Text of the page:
A deeper dive into forest bathing2021-06-07T14:29:18+02:00

Project Description

A deeper dive into forest bathing

A deeper dive into forest bathing

Could forest bathing soon be available on prescription? Three questions for health expert Jenny Lovebo, who has been looking at its positive effects on wellbeing for all ages.

We chatted to Jenny Lovebo,  a senior lecturer at the department of health and caring sciences at Linnaeus University in Sweden, about her research into forest bathing and its future role in improving health and wellbeing.

Jenny Lovebo, a senior lecturer at the department of health and caring sciences at Linnaeus University in Sweden

Jenny Lovebo, a senior lecturer at the department of health and caring sciences at Linnaeus University in Sweden

What did you want to understand in your research?

To study the importance of urban forests and forest bathing, and their impact on human health and wellbeing. Nursing students at an ‘open surgery’ checked a group of volunteers’ health vitals and used forest bathing as part of their offering. We used a local forest here in Växjö and the volunteers went forest bathing for an hour twice a week, for four weeks. We also gave them a ‘forest diary’ to record their feelings.

We’ve been trying to figure out what it is about forest bathing that makes people feel well. One thing we noticed was that although the participants were in an ‘urban forest’ – with a busy main road nearby – they said the noises were audible but felt far away, as if the forest helped them feel in a bubble. We call this an ‘audible silence’.  Birdsong may also play a role, as well as other sounds of nature.

What are the other positive aspects to forest bathing?

Forests promote wellbeing by making us focus our attention in a different way. Your surroundings stimulate your ‘spontaneous attention’, making your ‘focused attention’ rest – this is the attention you use for work and problem solving – leaving you feel refreshed and refocused after forest bathing.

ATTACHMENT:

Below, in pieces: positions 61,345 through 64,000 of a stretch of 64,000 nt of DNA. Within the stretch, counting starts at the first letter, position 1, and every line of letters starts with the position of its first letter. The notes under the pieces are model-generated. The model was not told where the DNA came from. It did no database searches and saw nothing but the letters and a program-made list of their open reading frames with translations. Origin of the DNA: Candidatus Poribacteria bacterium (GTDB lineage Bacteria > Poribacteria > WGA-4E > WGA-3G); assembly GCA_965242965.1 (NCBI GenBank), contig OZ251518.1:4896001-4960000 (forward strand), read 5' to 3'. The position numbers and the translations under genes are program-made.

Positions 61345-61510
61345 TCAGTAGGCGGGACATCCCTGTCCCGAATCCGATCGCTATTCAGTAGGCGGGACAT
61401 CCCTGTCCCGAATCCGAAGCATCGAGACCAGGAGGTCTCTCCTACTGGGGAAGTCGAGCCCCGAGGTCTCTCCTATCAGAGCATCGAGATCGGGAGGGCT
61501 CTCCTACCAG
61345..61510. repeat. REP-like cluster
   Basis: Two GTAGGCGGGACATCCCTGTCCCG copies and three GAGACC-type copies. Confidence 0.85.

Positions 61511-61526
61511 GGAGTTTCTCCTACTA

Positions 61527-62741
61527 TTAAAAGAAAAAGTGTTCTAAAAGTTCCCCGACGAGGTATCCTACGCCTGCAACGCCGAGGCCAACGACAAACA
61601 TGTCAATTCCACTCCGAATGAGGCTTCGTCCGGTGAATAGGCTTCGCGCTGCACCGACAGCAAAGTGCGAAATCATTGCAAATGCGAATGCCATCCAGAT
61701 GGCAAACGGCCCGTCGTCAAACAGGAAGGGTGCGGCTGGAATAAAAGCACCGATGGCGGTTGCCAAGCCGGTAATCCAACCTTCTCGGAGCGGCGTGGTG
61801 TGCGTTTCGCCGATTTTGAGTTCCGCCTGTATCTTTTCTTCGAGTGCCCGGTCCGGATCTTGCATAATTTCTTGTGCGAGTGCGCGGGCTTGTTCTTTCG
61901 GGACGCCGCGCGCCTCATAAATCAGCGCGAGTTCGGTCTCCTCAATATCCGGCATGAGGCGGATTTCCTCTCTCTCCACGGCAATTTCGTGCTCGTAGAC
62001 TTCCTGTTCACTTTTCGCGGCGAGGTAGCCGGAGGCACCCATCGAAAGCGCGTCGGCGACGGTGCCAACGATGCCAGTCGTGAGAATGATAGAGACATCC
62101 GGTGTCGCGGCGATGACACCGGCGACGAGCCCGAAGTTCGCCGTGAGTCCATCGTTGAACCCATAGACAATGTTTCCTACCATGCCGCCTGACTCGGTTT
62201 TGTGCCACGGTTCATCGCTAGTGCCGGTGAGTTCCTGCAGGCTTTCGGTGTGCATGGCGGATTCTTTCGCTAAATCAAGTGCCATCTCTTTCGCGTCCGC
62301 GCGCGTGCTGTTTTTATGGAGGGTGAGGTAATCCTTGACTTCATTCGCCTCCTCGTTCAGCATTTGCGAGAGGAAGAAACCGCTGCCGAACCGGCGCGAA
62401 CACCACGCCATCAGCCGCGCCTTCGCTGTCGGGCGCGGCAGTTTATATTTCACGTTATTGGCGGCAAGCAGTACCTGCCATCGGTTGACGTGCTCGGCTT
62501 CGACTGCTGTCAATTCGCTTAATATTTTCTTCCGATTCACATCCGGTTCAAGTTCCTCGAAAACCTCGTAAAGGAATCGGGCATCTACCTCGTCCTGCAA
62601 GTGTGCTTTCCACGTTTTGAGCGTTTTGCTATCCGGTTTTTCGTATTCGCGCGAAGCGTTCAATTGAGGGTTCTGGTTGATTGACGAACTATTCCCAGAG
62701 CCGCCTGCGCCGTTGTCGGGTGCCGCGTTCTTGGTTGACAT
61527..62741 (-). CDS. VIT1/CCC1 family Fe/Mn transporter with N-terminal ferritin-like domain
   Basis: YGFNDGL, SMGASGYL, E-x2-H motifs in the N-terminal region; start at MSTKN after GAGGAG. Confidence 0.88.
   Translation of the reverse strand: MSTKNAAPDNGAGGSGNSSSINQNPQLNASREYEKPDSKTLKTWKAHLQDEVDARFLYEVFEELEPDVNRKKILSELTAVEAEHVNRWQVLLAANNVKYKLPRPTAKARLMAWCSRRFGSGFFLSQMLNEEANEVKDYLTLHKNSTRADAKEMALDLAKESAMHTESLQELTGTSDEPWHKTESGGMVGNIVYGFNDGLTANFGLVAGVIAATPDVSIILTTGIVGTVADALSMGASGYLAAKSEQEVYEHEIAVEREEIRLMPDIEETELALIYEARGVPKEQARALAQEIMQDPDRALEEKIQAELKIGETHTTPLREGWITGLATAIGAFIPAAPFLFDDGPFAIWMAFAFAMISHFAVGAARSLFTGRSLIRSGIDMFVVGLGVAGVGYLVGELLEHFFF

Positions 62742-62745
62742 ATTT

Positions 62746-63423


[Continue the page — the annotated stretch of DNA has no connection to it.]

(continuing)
We’ve also been thinking a lot about whether the benefits of forest bathing could be reproduced, for instance whether you could offer forest bathing through VR glasses for the elderly. But to maximise that experience, I believe you would also have to work with scents, and with sounds, so it’s interesting to consider what aspects can you only achieve by actually being there, in the forest.

What are the next steps for your research?

We started to look at the impact on young adults. Children often go out to play in the forests or woodlands with their parents or at their nursery, however, as you get older, you don’t tend to do that as much. Stress and mental health-related issues are growing within this group and so we thought it would be interesting to understand what they think about forests and what would make them go out and use them more for recreation. 

Next, we need to recruit people with stress-related health issues, to follow a forest bathing programme and measure the results. I’m also hoping for some kind of ‘people’s movement’ where more people start using forests for recreation and for wellbeing – not just as a treatment for health issues, but to help keep themselves calm and well.

What are the other positive aspects to forest bathing?
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